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Cuneiform tablets from Kültepe show women were active in trade

Clay tablets unearthed during excavations at the Kültepe Kaneş/Karum mound in the province of Kayseri in central Turkey reveal that Anatolian women played an active part in administration and trade up to 4,000 years ago.

Cuneiform tablets from Kültepe show women were active in trade
Clay tablet with envelope from Kaneş,  1950-1835 BCE 
[Credit: Ankara Museum of Anatolian Civilisations]
Systematic excavations first started in the region in 1948 and so far 23,500 cuneiform clay tablets have been unearthed, said the head of the Kültepe excavations, Ankara University Professor Fikri Kulakoğlu.

The clay tablet collection unearthed in the excavations entered the UNESCO World Heritage list in 2014, Kulakoğlu noted, adding that the most important feature of the tablets is their “commercial and economic content.”

“Everything of value was recorded in that era, so it is possible to get information about both daily life and social life from the tablets. For example, many events we know about today were recorded in tablets. It is possible to read information about many things related to social life such as marriage, divorce, adoption and court decisions,” he said.

Cuneiform tablets from Kültepe show women were active in trade
Excavations at the Kültepe Kaneş/Karum mound [Credit: AA]
The clay tablets also reveal that women were active in trade up to 4,000 years ago.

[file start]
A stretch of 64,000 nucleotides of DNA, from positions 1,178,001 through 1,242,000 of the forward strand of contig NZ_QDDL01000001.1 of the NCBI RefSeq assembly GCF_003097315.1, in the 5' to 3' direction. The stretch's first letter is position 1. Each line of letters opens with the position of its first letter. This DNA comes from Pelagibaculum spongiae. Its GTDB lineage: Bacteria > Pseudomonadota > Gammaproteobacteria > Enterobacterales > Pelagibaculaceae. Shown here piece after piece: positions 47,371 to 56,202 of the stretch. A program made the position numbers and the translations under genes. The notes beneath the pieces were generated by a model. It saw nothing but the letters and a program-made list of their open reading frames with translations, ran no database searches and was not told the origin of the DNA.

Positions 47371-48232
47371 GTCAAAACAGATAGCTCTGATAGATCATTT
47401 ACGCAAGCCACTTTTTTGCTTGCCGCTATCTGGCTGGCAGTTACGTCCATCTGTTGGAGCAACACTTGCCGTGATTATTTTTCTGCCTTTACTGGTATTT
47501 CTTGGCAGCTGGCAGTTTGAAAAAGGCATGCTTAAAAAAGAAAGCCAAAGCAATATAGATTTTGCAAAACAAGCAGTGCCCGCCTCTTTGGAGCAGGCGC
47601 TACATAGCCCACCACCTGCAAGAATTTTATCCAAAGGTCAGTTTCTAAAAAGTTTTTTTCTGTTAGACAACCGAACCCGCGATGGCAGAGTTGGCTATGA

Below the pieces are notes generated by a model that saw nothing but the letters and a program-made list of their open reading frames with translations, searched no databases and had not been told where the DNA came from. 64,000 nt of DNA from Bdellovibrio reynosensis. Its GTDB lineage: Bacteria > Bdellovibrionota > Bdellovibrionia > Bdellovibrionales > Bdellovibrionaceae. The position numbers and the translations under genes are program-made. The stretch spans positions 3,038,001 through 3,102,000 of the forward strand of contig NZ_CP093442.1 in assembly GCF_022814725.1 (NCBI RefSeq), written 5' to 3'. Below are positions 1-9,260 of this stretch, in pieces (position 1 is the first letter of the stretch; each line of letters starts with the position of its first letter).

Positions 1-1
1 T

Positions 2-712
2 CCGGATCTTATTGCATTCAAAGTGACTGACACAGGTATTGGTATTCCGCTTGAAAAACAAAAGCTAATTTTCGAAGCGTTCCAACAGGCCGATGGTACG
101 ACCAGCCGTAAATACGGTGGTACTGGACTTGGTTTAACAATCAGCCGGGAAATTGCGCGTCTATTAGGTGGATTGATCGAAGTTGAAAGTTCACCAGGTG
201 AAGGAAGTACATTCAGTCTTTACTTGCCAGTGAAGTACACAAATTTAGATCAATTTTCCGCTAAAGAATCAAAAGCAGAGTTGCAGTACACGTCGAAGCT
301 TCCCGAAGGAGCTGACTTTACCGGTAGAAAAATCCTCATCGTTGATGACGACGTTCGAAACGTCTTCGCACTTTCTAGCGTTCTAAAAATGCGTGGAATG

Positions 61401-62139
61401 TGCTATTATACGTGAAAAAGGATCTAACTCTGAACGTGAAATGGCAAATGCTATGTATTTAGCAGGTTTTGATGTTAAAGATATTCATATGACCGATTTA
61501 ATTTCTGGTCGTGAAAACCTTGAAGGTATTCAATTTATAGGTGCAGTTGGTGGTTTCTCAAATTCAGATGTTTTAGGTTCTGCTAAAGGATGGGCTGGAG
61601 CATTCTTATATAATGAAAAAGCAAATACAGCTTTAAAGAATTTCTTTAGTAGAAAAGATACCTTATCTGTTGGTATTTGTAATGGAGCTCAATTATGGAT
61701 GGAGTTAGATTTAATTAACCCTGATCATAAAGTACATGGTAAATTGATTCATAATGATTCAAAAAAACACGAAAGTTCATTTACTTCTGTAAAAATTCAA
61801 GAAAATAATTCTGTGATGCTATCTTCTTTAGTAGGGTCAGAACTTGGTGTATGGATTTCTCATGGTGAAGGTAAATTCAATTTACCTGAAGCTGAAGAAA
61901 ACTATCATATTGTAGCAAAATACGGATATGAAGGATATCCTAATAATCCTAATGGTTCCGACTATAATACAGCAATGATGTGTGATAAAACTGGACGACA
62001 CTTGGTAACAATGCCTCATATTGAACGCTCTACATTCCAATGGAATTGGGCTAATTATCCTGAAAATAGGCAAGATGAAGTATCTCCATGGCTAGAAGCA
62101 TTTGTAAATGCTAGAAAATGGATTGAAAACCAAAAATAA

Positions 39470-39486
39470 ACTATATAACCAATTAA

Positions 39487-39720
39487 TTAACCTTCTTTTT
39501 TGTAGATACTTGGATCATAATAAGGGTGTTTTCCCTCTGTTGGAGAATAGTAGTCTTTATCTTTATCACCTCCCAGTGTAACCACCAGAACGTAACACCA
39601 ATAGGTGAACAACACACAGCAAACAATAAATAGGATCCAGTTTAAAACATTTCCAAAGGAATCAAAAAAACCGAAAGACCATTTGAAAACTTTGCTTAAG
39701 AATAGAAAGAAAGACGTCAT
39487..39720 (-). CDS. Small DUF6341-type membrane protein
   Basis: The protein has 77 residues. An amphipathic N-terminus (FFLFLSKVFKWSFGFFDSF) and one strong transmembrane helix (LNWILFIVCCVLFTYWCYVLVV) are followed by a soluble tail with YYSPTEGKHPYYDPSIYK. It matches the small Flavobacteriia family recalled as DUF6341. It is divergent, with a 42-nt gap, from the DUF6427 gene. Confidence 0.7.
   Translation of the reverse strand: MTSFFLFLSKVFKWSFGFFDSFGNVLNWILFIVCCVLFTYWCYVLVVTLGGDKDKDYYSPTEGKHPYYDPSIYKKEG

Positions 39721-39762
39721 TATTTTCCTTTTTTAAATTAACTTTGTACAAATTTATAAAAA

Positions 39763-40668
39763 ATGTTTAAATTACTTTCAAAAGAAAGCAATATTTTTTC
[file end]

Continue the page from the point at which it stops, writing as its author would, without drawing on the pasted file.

“It is very important that women were among the traders in Anatolia. Of course men traded but there were also women,” said Kulakoğlu.

“We learned from these tablets that one of them traveled 1,000 kilometers to Assyria to seek her rights in court as she failed to collect her money here. Women were active and had rights in society. Even queens were active in trade and state treaties. The king’s seal was not enough to approve a treaty; the queen’s seal was also necessary, which means that queens were equal with kings in administration,” he added, particularly referring to the case of Puduhepa, the wife of the Hittite king Hattusili III.

“Puduhepa lived 500 years after Kültepe. But the wife of an Anatolian king had a role in administration 500 years before Puduhepa. This means that Anatolian women were active in trade and administration long before the Hittite kings,” Kulakoğlu stated.

Source: Hurriyet Daily News [September 20, 2016]

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